Free plants

Yesterday I watched Gardeners' World and was really pleased to see Carol Klein share her propagation tips. I was delighted when she took the idea of the toilet rolls and made it even more eco-friendly by using a fruit punnet (the ones where strawberries are stored) as a tray. As it has drainage holes, it's even better than a conventional plastic tray.

Packaging/empty containers can be used in the garden, I have mentioned polisterine in my greenhouse thread, but you can also use wet newspapers/cardboard as a mulch (put some soil on top), plastic water bottles (the neck cut out) as cloches or as moisture agents (keep whole but make a few holes in the screw top, fill with water and it will slowly release water in your pots), cans as planters... the list is endless.

Coming back to propagation, it's very satisfying to collect seeds in the autumn. If you think it's too slow going, just take cuttings! Cut your stem under a leaf node to give it a chance to make roots. Sometimes I stick cuttings in pots, sometimes I put them in a jar full of water and wait till they have rooted.

Free plants can be had by sowing pips and seeds. I have a lemon plant that grew from pips of a supermarket lemon (it has never fruited, though and not sure it will ever will as most fruit and veg sold in shops are treated in a way that their seeds are infertile). Of course, organic stuff has more of a chance. You can get a very tall plant out of a potato (great for kids) and an interesting one out of an avocado stone. If you invest in a packet of cress seeds, they can be grown on a tray in between two layers of kitchen towel (no compost needed), but do keep those layers moist.

Or you can buy potted herbs from the supermarket and split them so you end up with more plants. I have done well with a price-reduced mint plant and you can try that with basil, etc.... I planted my split mint plants in various places in the garden and they grew fast.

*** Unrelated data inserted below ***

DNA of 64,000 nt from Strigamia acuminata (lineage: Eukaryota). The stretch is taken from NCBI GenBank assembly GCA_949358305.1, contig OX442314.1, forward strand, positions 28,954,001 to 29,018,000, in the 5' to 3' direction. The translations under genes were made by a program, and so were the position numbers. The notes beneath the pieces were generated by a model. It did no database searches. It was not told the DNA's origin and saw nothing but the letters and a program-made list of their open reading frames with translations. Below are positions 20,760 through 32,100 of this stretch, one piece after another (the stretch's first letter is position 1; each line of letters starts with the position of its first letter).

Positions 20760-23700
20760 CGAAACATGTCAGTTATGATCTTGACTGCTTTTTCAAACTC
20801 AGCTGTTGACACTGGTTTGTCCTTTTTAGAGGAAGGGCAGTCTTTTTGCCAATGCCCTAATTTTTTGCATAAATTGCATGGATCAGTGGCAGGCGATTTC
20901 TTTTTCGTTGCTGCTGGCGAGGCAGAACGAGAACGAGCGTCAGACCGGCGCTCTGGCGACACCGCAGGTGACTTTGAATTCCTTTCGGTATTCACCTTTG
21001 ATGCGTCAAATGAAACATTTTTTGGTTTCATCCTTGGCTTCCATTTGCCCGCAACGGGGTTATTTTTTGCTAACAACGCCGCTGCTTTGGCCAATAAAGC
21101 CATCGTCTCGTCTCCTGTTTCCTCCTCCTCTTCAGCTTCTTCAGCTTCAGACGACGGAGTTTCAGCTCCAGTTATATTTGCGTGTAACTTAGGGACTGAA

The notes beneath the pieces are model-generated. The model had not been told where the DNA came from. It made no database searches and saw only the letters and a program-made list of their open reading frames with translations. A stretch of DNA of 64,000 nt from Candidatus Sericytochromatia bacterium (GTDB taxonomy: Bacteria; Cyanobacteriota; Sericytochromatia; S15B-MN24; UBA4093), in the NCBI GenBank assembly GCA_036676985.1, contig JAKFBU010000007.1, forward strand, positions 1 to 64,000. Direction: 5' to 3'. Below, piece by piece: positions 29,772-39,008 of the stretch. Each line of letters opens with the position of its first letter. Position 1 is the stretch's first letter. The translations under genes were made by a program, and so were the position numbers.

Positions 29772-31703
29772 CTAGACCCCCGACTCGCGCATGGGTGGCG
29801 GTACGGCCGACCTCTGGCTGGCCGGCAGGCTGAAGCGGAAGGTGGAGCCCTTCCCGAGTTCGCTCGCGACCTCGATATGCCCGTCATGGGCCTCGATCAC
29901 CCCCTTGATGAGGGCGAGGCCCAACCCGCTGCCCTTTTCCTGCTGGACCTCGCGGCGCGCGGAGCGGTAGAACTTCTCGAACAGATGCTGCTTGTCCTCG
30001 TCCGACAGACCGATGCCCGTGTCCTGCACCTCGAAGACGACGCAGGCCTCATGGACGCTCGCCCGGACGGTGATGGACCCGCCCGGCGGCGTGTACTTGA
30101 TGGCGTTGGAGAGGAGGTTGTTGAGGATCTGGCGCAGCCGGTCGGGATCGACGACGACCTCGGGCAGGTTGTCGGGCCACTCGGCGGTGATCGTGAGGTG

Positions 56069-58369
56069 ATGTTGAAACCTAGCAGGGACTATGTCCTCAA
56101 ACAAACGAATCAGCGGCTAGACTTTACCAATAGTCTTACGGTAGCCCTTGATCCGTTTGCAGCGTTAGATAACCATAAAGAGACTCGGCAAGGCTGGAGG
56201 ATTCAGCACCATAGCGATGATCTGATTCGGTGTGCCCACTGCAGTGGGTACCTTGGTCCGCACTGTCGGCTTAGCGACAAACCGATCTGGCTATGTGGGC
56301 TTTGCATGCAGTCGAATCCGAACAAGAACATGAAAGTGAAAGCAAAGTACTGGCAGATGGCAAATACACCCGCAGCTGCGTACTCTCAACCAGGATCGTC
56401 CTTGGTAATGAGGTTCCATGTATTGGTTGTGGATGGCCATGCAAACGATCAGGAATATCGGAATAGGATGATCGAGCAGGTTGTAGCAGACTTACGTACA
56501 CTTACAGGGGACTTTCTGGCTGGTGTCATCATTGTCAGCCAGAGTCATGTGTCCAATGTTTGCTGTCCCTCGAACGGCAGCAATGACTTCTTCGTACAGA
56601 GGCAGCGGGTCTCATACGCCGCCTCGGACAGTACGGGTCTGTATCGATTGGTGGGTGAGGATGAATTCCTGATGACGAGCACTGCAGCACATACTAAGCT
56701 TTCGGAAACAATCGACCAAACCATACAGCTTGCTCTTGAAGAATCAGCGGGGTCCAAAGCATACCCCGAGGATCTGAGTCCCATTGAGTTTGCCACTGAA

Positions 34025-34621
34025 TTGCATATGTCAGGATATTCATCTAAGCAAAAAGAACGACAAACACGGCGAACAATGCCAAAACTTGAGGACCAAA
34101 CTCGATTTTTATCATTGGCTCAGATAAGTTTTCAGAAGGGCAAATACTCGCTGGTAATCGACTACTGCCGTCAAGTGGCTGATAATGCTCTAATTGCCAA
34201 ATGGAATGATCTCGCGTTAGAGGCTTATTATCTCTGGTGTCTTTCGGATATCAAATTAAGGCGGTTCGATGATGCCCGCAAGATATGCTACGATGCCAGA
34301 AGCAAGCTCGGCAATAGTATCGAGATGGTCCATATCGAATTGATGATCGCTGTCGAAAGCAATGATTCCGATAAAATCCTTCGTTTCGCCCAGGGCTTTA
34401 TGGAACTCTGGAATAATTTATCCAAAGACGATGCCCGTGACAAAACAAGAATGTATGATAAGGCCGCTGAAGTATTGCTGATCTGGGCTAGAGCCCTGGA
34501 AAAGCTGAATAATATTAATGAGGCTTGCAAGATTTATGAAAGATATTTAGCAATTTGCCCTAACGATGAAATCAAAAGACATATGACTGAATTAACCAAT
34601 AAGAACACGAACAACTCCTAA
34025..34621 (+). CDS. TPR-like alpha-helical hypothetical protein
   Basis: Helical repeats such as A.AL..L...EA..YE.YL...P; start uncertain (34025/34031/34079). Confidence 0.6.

Do you have any other tips for lean & green gardening? Drop a comment!
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Household hints

Thrifty tips have always been the preserve of women's magazines. But the current financial crisis might make them more popular as people tighten their belt and start to make do. So here are a few household hints for you...

Instead of buying expensive descalers, use a raw potato boiled in the kettle with a solution of soda crystals and water. If any limescale remains, reboil the kettle. Alternatively you can also use a vinegar solution and leave overnight (do not boil this solution in the kettle or it will overflow).

Newspapers and empty toilet rolls make good planters for seedlings. You will need a tray to stand your containers in. For newspaper pots, roll up two pages together and tuck their bottom in. Fill with compost.

The inside of banana skins is very good to polish (and nourish) leafy houseplants. The skin will pick up the dust off the leaf and give it a good shine!


Green gardening

We had a cold snap early in October and the demand for bubble wrap has escalated on Freecycle. Why? Because bubble wrap is great for insulating plants. Last year I wintered big houseplants outdoors by positioning them against the walls of the house, the pots and the sides of the plants swaddled in bubble wrap.